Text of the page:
Source: by Pete L at Pointers/index.html


DTC 91 & 92 in E4OD; "...1-2 Shift solenoid circuit failure; 93 Coast clutch solenoid circuit failure(e4od), 94 Converter clutch solenoid circuit failure, 99 Electronic pressure control circuit failure, and another with two descriptions. 56 TOT reads & minus 40deg. F or circuit open and 56 Vaf or MAF circuit amove maxium voltage; I'd try pulling & cleaning the shift solenoid pack connector, and then inspect the lines from the PCM to that connector for shorts and opens. All of those codes are pointing to a problem with the connections to the solenoid pack, in the harness, or in the solenoid pack itself. I wouldn't keep driving it like you are, though. The 'default' gear is 4th, so you're creating a lot of heat trying to get going..."
Source: by SigEpBlue (Steve) at FSB


DTC 99 Transmission Control Indicator Lamp; "...That would probably be an EPC circuit failure. If this circuit fails line pressure should go to full at all times. The full line pressure puts a good deal of extra load on the engine, and will usually effect the idle. It is especially noticeable if your engine is already in need of a tuneup. You will need to check the electronic pressure control solenoid and its wiring. Either of these could be causing the EPC code..." miesk5 NOTE; So look under Bronco, for the Solenoid Body Connector - make sure it is still connected and clean inside; It's on the passenger side of the transmission. You'll need to remove a small heat shield (two bolts) next to the catalytic converter, and probably clean away a TON of gunk before yanking it. Ford wasn't too bright in designing the placement of this connector. The connector has a single press-in tab latching it in place, IIRC; It looks like this, and there's only one locking tab on it technically. But if you look at the bottom of the picture, there's one of those Ford-style mechanisms that should (repeat should) separate upon pulling the connector. You may find it helpful to pinch both sides of the connector while pulling on the harness (it won't hurt the connector). The corrosion can really be a bitch to pull against. If you still can't pull it off, you may find it beneficial to use a flat-blade screwdriver and apply some leverage to it from underneath. Make sure you've got plenty of light under there to see all. Completely seat solenoid body connector into solenoid body assembly receptacle by pushing on the top of the connector. An audible click indicates full contact. Verify connection by pulling on harness. by SigEpBlue (Steve)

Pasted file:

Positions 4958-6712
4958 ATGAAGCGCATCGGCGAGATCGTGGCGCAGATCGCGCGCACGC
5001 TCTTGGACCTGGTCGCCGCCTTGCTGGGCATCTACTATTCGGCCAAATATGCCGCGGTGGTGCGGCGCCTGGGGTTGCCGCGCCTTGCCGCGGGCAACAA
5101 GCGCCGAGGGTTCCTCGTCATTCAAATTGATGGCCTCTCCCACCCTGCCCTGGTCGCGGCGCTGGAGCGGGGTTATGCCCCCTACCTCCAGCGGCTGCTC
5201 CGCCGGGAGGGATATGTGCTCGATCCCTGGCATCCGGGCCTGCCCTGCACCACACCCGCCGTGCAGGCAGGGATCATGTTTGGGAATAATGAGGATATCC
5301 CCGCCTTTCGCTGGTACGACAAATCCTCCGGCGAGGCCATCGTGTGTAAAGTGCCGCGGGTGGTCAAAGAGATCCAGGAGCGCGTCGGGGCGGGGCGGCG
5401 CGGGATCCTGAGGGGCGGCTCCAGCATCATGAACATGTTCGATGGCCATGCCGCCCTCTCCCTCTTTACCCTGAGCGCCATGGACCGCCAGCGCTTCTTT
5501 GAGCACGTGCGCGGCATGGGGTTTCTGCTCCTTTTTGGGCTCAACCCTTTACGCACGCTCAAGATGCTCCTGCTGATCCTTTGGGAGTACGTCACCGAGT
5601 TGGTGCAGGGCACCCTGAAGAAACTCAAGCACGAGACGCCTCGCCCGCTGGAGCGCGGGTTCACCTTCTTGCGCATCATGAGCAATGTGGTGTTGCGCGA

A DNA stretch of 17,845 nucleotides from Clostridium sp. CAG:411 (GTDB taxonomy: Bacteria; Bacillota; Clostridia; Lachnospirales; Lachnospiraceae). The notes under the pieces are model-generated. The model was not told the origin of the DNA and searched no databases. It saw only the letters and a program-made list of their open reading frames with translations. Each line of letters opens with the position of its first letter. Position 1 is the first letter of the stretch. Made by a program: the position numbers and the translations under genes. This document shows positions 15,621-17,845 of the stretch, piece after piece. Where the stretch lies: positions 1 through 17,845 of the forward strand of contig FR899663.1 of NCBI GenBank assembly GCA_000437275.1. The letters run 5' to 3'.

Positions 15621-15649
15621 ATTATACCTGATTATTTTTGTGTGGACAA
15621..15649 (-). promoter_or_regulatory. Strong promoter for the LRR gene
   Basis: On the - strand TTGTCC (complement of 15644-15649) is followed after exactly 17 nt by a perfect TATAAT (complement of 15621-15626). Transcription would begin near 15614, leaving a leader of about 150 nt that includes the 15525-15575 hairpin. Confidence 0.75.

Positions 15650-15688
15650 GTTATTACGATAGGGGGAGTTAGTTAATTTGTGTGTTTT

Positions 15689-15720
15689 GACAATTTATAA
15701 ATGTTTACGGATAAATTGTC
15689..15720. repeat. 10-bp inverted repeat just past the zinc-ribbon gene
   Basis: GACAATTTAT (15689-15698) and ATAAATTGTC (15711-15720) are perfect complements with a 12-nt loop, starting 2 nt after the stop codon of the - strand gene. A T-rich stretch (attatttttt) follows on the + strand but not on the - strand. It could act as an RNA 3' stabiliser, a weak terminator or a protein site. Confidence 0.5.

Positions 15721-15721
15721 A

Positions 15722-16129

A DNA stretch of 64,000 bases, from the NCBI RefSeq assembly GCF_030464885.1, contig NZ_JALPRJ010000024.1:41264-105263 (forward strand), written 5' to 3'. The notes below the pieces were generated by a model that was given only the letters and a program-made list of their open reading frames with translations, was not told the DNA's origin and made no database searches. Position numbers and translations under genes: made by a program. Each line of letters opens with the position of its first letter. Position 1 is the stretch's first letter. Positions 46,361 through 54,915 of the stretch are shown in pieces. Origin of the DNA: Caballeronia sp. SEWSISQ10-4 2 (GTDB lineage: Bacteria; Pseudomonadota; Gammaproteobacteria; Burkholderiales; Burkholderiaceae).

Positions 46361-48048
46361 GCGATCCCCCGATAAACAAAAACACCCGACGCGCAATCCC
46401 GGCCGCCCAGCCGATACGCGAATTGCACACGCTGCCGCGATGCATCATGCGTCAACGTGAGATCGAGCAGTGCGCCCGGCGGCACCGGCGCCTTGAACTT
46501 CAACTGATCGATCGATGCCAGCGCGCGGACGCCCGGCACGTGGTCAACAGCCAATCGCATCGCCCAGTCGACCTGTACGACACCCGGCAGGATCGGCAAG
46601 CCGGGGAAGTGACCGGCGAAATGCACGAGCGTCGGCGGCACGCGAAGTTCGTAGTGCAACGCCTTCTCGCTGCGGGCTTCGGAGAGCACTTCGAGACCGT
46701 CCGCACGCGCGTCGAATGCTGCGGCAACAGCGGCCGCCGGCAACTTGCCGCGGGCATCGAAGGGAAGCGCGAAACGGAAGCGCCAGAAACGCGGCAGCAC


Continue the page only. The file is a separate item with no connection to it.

Source: by Baumann Electronic Controls, LLC